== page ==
We carry out research on invertebrate fisheries to assess and monitor the crustacean and mollusc stocks, including rock lobsters, prawns, pearl oysters, scallops, abalone and crabs.
Invertebrates are animals without a backbone. In some cases, they have a shell, such as an abalone, or a hard exoskeleton, like a rock lobster, to contain their organs together and protect them.
Marine invertebrates include crustaceans (such as crabs, rock lobsters and prawns), molluscs (abalone, oysters and scallops), sponges, corals, sea cucumbers and nudibranchs. They range in size from microscopic organisms to up to a metre in length and come in a variety of shapes and sizes.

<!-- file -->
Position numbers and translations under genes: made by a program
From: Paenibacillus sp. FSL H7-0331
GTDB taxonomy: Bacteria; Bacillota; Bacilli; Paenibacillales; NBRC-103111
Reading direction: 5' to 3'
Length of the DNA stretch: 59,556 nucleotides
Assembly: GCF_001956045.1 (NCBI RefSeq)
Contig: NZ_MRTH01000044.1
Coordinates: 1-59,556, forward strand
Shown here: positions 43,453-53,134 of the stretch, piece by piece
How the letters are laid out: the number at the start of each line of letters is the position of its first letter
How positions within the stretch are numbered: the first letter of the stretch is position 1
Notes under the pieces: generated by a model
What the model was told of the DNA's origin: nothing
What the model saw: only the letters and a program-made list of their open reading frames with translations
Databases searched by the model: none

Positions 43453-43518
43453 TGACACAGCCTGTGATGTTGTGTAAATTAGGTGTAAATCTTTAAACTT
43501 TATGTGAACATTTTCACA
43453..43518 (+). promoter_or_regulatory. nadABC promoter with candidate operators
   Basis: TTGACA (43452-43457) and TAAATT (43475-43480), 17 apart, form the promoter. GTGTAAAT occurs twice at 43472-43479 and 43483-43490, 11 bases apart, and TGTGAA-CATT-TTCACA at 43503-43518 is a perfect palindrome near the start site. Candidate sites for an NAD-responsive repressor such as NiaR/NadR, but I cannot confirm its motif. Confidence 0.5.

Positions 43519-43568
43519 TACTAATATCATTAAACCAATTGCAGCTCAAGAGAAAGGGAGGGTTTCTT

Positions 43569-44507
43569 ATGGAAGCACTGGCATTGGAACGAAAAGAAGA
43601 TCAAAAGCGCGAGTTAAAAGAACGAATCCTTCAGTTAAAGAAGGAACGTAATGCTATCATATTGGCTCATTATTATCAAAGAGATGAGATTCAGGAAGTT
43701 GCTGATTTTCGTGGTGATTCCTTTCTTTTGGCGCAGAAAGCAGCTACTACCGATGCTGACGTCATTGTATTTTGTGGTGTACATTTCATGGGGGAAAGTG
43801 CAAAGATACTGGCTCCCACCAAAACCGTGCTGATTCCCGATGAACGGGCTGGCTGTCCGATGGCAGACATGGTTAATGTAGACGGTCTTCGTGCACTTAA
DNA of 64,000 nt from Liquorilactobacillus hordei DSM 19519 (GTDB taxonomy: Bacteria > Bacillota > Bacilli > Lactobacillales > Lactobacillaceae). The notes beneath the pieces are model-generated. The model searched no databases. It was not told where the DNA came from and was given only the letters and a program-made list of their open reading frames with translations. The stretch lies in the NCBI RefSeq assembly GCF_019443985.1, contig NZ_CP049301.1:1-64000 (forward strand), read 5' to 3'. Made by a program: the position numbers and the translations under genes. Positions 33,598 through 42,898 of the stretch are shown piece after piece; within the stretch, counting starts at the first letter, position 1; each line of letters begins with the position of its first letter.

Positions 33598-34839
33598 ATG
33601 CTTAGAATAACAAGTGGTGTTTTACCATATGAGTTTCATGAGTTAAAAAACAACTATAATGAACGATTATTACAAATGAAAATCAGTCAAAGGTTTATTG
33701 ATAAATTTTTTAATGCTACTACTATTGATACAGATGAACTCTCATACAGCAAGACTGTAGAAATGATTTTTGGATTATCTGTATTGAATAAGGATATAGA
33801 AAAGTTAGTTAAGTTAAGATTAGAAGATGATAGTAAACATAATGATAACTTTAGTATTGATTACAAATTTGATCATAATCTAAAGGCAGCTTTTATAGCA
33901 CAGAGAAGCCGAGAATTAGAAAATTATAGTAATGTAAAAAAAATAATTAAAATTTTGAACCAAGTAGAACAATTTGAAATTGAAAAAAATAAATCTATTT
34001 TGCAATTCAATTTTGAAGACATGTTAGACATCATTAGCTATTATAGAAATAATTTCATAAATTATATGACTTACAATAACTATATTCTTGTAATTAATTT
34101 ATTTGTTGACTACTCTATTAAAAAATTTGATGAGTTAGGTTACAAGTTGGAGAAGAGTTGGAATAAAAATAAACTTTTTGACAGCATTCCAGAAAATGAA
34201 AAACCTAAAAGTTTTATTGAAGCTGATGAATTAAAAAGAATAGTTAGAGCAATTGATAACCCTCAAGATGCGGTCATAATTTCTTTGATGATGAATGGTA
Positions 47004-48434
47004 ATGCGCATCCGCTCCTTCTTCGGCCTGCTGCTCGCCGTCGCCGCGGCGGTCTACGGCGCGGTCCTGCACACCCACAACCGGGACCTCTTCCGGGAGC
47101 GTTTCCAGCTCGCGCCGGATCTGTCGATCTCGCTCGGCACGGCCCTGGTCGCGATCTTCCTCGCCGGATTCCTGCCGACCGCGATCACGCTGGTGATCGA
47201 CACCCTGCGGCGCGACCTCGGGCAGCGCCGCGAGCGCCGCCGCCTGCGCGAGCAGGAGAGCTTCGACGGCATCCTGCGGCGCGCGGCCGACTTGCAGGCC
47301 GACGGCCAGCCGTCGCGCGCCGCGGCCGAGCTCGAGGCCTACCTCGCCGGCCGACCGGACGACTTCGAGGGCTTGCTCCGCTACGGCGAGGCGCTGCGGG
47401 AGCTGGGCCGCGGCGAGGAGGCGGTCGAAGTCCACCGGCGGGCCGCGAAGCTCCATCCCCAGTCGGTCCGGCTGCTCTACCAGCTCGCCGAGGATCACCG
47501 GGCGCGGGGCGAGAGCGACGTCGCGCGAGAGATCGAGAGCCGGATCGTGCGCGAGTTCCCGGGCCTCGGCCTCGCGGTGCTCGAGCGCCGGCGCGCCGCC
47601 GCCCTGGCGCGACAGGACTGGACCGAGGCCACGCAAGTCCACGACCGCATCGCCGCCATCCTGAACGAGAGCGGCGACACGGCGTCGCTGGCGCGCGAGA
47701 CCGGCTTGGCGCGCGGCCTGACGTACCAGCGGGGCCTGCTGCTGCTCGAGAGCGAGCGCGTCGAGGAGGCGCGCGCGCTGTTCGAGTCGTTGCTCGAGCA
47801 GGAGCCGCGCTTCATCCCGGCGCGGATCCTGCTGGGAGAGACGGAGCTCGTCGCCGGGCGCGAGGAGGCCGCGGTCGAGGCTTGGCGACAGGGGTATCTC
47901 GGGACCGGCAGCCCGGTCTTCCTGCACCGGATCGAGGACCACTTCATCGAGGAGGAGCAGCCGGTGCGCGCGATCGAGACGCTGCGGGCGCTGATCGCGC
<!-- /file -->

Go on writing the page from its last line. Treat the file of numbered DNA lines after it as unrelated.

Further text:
Scientists involved with invertebrate fisheries also collaborate with those working on biodiversity and biosecurity to undertake research on broader ecosystem-related issues associated with these fisheries, such as bycatch, habitat and community structure. This includes a number of collaborative projects with universities, the Western Australian Museum and the CSIRO.
Our invertebrate fisheries researchers are also responsible for work carried out by our major research vessel, the RV Naturaliste. This vessel undertakes a range of research activities, including ones involved with trawling, fish trapping, rock lobster fishing, long-lining, biodiversity studies and environmental monitoring.
Details of major research projects are included in our Annual Report. The results of many projects are also covered in the scientific reports we publish.